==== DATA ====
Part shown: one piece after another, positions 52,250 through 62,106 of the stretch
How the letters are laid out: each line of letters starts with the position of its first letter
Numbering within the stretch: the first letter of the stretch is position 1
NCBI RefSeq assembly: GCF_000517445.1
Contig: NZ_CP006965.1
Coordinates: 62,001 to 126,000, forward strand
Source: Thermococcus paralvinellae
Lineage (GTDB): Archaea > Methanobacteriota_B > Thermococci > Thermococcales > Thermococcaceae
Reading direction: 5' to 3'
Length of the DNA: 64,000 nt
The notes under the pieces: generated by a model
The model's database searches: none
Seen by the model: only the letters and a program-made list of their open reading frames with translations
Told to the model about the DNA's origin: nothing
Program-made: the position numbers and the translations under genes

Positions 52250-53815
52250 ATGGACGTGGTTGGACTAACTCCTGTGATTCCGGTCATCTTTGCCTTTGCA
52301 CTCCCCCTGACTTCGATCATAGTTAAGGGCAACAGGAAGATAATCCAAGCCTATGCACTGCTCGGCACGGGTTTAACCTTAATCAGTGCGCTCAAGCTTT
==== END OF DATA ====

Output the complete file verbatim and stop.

Part shown: one piece after another, positions 52,250 through 62,106 of the stretch
How the letters are laid out: each line of letters starts with the position of its first letter
Numbering within the stretch: the first letter of the stretch is position 1
NCBI RefSeq assembly: GCF_000517445.1
Contig: NZ_CP006965.1
Coordinates: 62,001 to 126,000, forward strand
Source: Thermococcus paralvinellae
Lineage (GTDB): Archaea > Methanobacteriota_B > Thermococci > Thermococcales > Thermococcaceae
Reading direction: 5' to 3'
Length of the DNA: 64,000 nt
The notes under the pieces: generated by a model
The model's database searches: none
Seen by the model: only the letters and a program-made list of their open reading frames with translations
Told to the model about the DNA's origin: nothing
Program-made: the position numbers and the translations under genes

Positions 52250-53815
52250 ATGGACGTGGTTGGACTAACTCCTGTGATTCCGGTCATCTTTGCCTTTGCA
52301 CTCCCCCTGACTTCGATCATAGTTAAGGGCAACAGGAAGATAATCCAAGCCTATGCACTGCTCGGCACGGGTTTAACCTTAATCAGTGCGCTCAAGCTTT